1. Ease of Use, But Not at the Expense of Security

Along with proper training, ensure that you have an expert or security leader rolling out your MFA so that it’s configured properly from the get-go. If it’s challenging for your team(s) to use, your MFA might start causing more problems than solutions. If it’s possible, let your employees choose their MFA solutions—i.e., text messaging or fingerprint scanning. When they can choose what they’re most comfortable with, they’ll likely feel more in control and comply with the MFA.

Ensure, however, that if your employees are choosing their MFA, they understand the risks associated with each choice. Listen to the concerns of your employees and get a sense for who might need extra guidance or help in this process.

Implementing MFA in your organization can be easier than it sounds. Speak with a software consultant well-versed in nonprofits and your organization’s unique accounting needs before choosing an MFA provider to ensure the transition goes smoothly.

Cybercrime may be a constant threat, but there’s much you can do to prevent it. These tips, along with the right technology, can go a long way to protecting your organization.

Welter Consulting

Welter Consulting bridges people and technology together for effective solutions for nonprofit organizations. We offer software and services that can help you with your accounting needs. Please contact Welter Consulting at 206-605-3113 for more information.

How to Evaluate Software and Technology as Part of Digital Transformation

By | Technology | No Comments
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If you’ve followed along in this article series about digital transformation, you know the importance of conducting a systems review and inventory and identifying your organization’s unique bottlenecks and pain points. Once you have this basic information in place, it’s time to consider software to help you complete your digital transformation.

Gather Your Team

Because most of the software that you’ll need will be used by multiple departments, it’s important that each department using it has a say in the final choice. Begin the software discovery process by gathering a team of representatives from each department who will help you review, evaluate, and choose the final software system.

Of course, IT should play a major role in the team. Partner with IT or other staff at the organization that are technology or accounting/finance savvy. Ask for their help gathering contact information from potential vendors and creating your request for proposal or project description.

Write the Project Description

A project description or request for proposal can be a big help when evaluating multiple software solutions and vendors. It will help you compare “apples to apples” when looking at all the different packages available.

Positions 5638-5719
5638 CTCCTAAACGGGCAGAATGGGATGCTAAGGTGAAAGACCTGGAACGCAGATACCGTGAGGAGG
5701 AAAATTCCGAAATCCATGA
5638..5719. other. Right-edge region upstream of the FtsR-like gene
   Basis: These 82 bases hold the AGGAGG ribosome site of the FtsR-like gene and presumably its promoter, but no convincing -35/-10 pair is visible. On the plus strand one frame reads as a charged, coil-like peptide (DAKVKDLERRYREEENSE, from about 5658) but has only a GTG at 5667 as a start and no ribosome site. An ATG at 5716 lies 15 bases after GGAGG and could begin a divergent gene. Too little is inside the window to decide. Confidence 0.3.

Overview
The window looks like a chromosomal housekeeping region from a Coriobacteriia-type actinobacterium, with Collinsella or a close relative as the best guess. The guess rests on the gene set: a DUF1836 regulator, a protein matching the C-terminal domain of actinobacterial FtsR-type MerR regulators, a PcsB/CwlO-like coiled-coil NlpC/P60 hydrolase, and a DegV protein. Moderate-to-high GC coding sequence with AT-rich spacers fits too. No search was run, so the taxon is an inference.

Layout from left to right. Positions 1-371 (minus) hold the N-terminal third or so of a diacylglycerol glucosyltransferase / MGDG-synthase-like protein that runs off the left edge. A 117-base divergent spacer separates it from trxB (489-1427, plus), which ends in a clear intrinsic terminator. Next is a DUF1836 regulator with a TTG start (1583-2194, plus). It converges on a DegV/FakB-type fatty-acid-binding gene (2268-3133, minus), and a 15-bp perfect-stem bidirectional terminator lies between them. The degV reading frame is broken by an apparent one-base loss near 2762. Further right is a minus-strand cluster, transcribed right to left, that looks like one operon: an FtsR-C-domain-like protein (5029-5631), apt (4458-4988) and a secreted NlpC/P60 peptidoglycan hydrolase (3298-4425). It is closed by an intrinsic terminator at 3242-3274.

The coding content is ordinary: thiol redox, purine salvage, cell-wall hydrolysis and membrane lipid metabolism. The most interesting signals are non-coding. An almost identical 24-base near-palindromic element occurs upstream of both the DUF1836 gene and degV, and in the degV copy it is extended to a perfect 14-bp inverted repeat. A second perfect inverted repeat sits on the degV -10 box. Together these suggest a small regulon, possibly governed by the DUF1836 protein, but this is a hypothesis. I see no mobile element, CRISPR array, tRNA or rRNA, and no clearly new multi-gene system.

Write out a description of the project, including key features needed and any other important information the potential vendors should know. Your IT department can fill in any information gaps they think potential software system vendors should know.

Other important information that you should share with the software vendors you’re working with during the discovery phase include:

  • The current software systems and technology you’re using (system review)
  • Needs analysis and requirements gathering (process mapping, pain points review)
  • Team members—their names and roles in the organizations
  • Decision-making process and the steps involved
  • The project timeline, including steps involved

Find a Consultant

An excellent way to save time and avoid software systems that aren’t right for your organization is to work with a software consultant though the initial discovery and vetting stages. A good consultant gets to know your organization and its pain points and will help you winnow out the products that aren’t the best fit for your needs. They may also know of software systems unfamiliar to you or your team that you should consider and will help you evaluate all the pros and cons of the various solutions under consideration.

Should You Share Your Budget?

Some companies are reluctant to fix a budget number to the project. They fear they will get taken advantage of if they have a large budget or ignored with a small budget.

Project budgets are important because the budget does determine the array of choices. Imagine walking into a car dealership and not having a budget in mind. It will be hard for the salesperson to help match you with the right vehicle if they don’t know your budget—your budget may be for an economical sedan or a luxury vehicle with all the bells and whistles.

You’ll end up wasting time looking at all the wrong vehicles if you don’t share your budget, and the same holds true for software projects. Have a budget range in mind and be honest with your consultant and vendors about funds available for the project. They will help you find a solution within the budget or help you understand the options available to you.

Vendor Turn Off

Sometimes, the software is right, but the vendor is a turn-off. Perhaps their salesperson rubs key team members the wrong way. If that’s the case, don’t ignore the software just because the vendor sets your teeth on edge. The same holds true for a charming or knowledgeable vendor who just doesn’t have the right software for your needs. Don’t follow a wonderful vendor into a bad software decision, and don’t ignore a great software package because of a bad vendor.

Ready to Begin?

The software selection process for an organization’s digital transformation should be taken slowly and thoughtfully. If you’re ready to begin, you now have the information you need through these articles to help you get started.

Welter Consulting

Welter Consulting bridges people and technology together for effective solutions for nonprofit organizations. We offer software and services that can help you with your accounting needs. Please contact us for more information.